2012: A Bullish Set-Up for Gold & Silver

As the calendar turns into 2012, the total liquidity programs generated by the ECB (especially LTRO, the newly announced three year buying program), the IMF, and the coordinated intervention by various central banks around the world, have allowed investors to breathe a sigh of relief that the world—and especially Europe—will not end abruptly after all. Consequently, the precious metals, along with many equity markets, have caught a bid and talk of $1400 gold and $21 silver has suddenly vanished.

The problem with markets dominated by government intervention is that policy, not necessarily fundamentals, drives prices. It was only weeks ago that economists and investors were convinced that the economy was mired in an endless liquidity trap emanating from a divided Europe that seemingly refused to address the solvency of a banking system laden with bad sovereign debt obligations. To make matters worse, the Fed had found itself to be under the political "macroscope" and temporarily became less accommodative in the tone of its language toward future easing. However, what better opportunity than a potential crisis to finally force action by the Europeans and also to open the monetary door for a Fed governor who is intent on preventing a deflationary depression?

Just yesterday, Fed Chair Ben Bernanke unveiled his more transparent agenda at the January Fed meeting. The markets were pleased to learn that the Fed governors are very concerned about the anemic growth rate that threatens our economic future and are not too worried about the threat of inflation which they believe to be subsiding. In fact, the Fed not only downgraded its growth forecasts for this year but also for next. Perhaps this helps to explain why the Fed felt compelled to extend its policy of financial repression at least another year, through the end of 2014. In the Q&A session, Bernanke even suggested that the Fed might tolerate a bit more than its targeted two percent inflation rate if employment were to remain weak.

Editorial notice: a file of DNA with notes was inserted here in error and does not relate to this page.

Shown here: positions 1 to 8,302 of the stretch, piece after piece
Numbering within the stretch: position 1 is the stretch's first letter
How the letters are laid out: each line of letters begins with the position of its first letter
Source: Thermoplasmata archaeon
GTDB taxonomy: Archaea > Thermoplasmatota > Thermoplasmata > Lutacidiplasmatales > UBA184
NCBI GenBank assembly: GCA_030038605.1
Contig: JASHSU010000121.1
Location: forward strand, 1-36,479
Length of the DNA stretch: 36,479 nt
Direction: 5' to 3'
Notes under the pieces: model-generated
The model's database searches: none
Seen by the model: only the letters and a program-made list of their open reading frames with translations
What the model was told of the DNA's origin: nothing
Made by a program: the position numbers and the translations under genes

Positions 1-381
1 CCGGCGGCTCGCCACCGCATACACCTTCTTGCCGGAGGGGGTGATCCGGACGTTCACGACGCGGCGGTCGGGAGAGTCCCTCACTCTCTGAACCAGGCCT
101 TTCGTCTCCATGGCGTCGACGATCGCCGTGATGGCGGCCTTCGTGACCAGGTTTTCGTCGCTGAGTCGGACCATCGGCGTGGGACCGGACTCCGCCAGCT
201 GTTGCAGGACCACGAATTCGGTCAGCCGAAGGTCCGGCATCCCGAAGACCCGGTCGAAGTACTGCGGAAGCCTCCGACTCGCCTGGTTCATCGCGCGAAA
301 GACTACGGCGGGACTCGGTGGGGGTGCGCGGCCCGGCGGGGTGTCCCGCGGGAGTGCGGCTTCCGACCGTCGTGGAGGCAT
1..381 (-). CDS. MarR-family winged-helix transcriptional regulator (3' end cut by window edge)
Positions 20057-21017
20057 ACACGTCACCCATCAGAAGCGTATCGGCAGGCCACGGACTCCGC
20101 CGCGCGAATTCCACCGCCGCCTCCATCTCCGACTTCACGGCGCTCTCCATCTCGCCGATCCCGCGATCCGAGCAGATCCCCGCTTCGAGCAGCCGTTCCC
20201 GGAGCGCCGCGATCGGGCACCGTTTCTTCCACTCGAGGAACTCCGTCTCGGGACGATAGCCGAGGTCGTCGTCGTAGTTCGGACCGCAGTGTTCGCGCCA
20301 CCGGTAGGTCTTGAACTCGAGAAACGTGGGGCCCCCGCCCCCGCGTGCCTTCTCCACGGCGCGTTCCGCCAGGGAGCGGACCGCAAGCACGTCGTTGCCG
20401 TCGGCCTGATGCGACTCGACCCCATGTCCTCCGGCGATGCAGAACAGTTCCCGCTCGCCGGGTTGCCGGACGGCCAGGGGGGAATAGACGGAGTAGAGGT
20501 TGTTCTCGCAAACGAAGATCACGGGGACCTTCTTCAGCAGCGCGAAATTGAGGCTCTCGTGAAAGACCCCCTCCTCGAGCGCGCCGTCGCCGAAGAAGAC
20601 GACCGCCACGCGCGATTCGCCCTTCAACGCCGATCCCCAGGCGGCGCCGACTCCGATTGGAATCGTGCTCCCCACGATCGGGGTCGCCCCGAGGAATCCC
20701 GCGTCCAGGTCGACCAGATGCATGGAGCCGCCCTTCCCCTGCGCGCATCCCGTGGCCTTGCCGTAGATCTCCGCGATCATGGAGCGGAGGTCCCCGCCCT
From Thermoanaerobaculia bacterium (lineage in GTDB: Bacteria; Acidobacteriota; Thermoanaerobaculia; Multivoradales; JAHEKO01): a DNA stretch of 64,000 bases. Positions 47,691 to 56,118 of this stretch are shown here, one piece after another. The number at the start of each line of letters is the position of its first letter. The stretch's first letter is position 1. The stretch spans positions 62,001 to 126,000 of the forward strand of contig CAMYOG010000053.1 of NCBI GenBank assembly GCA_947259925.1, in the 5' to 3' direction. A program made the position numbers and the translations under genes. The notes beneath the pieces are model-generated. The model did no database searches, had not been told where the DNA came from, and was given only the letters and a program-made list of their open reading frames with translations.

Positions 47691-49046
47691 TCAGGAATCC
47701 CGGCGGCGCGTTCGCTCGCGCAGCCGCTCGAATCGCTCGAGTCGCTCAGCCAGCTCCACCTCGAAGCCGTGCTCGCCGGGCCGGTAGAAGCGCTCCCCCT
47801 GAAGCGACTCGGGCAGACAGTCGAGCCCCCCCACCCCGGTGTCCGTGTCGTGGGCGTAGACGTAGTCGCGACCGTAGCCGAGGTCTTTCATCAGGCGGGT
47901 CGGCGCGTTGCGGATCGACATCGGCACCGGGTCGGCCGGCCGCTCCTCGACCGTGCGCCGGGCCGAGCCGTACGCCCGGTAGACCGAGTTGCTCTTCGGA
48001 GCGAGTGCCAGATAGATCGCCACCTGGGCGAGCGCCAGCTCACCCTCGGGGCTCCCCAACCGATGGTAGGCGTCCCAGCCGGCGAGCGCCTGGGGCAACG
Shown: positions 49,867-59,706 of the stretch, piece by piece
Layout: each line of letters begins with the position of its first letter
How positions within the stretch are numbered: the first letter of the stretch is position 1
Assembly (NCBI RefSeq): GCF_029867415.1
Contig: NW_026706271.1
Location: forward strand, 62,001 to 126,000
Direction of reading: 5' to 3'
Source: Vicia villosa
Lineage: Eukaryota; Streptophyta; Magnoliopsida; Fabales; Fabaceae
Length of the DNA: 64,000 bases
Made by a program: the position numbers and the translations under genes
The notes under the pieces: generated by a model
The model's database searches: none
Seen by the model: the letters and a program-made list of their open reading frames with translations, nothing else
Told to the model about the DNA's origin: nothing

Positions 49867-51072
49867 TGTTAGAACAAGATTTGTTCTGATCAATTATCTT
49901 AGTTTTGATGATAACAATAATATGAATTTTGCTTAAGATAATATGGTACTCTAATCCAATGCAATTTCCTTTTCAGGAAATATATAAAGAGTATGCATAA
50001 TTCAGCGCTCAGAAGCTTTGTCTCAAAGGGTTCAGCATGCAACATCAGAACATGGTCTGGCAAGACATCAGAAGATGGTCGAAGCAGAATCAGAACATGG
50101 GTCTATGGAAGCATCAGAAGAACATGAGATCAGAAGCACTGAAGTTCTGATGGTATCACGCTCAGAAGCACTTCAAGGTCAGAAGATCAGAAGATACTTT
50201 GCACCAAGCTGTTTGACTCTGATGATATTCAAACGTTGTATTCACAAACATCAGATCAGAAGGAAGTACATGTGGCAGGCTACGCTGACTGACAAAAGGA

Walla! After a few quick get-togethers in Europe and the U.S., suddenly the market's perception has changed. It's amazing what reaction a simple pledge of future intervention can evoke. Whereas yesterday bad news was a negative for the precious metals because it was interpreted to mean that the economy was cascading into a deflationary abyss, now, because of the Fed's new tone, bad news should be considered to be good news, at least for the holders of gold and silver. This is because we have been assured by our chief money printers that when the going gets tough (in Fed speak this means that when a single, very distant cloud appears on an otherwise perfectly sunny day), the central bankers of the world are going to do what they do best—crank up the presses! The policies of money printing and financial repression mostly work to aid both capitalists with large dollar-denominated debts and those who have prepared themselves by accumulating gold and silver. But for the little guy and savers of the world, this plan only makes life more miserable by making everyday things more costly and the future more bleak.